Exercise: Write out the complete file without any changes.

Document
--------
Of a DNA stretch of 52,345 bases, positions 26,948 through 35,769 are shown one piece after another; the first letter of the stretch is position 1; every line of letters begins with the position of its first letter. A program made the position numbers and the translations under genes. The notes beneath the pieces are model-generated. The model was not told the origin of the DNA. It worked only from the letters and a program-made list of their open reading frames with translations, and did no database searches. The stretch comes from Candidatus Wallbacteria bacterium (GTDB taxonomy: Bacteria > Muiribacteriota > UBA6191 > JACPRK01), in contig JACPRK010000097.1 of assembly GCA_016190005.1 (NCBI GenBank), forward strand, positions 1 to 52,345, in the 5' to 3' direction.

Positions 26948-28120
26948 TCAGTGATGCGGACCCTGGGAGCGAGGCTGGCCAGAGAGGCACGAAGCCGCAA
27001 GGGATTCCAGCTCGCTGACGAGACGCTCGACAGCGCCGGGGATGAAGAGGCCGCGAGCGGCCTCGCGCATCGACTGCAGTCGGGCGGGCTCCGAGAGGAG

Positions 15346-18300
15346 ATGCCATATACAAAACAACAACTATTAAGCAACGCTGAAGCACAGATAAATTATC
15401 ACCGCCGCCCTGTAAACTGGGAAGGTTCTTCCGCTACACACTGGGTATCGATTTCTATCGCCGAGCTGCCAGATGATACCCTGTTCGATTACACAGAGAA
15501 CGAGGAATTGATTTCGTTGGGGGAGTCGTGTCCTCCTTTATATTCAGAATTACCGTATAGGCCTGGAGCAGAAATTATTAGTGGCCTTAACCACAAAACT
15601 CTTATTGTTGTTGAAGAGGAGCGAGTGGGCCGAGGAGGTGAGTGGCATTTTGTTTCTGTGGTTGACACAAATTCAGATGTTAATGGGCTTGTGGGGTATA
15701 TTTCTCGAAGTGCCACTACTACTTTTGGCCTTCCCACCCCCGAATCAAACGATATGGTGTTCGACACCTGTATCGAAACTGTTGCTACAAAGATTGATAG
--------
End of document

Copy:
Of a DNA stretch of 52,345 bases, positions 26,948 through 35,769 are shown one piece after another; the first letter of the stretch is position 1; every line of letters begins with the position of its first letter. A program made the position numbers and the translations under genes. The notes beneath the pieces are model-generated. The model was not told the origin of the DNA. It worked only from the letters and a program-made list of their open reading frames with translations, and did no database searches. The stretch comes from Candidatus Wallbacteria bacterium (GTDB taxonomy: Bacteria > Muiribacteriota > UBA6191 > JACPRK01), in contig JACPRK010000097.1 of assembly GCA_016190005.1 (NCBI GenBank), forward strand, positions 1 to 52,345, in the 5' to 3' direction.

Positions 26948-28120
26948 TCAGTGATGCGGACCCTGGGAGCGAGGCTGGCCAGAGAGGCACGAAGCCGCAA
27001 GGGATTCCAGCTCGCTGACGAGACGCTCGACAGCGCCGGGGATGAAGAGGCCGCGAGCGGCCTCGCGCATCGACTGCAGTCGGGCGGGCTCCGAGAGGAG

Positions 15346-18300
15346 ATGCCATATACAAAACAACAACTATTAAGCAACGCTGAAGCACAGATAAATTATC
15401 ACCGCCGCCCTGTAAACTGGGAAGGTTCTTCCGCTACACACTGGGTATCGATTTCTATCGCCGAGCTGCCAGATGATACCCTGTTCGATTACACAGAGAA
15501 CGAGGAATTGATTTCGTTGGGGGAGTCGTGTCCTCCTTTATATTCAGAATTACCGTATAGGCCTGGAGCAGAAATTATTAGTGGCCTTAACCACAAAACT
15601 CTTATTGTTGTTGAAGAGGAGCGAGTGGGCCGAGGAGGTGAGTGGCATTTTGTTTCTGTGGTTGACACAAATTCAGATGTTAATGGGCTTGTGGGGTATA
15701 TTTCTCGAAGTGCCACTACTACTTTTGGCCTTCCCACCCCCGAATCAAACGATATGGTGTTCGACACCTGTATCGAAACTGTTGCTACAAAGATTGATAG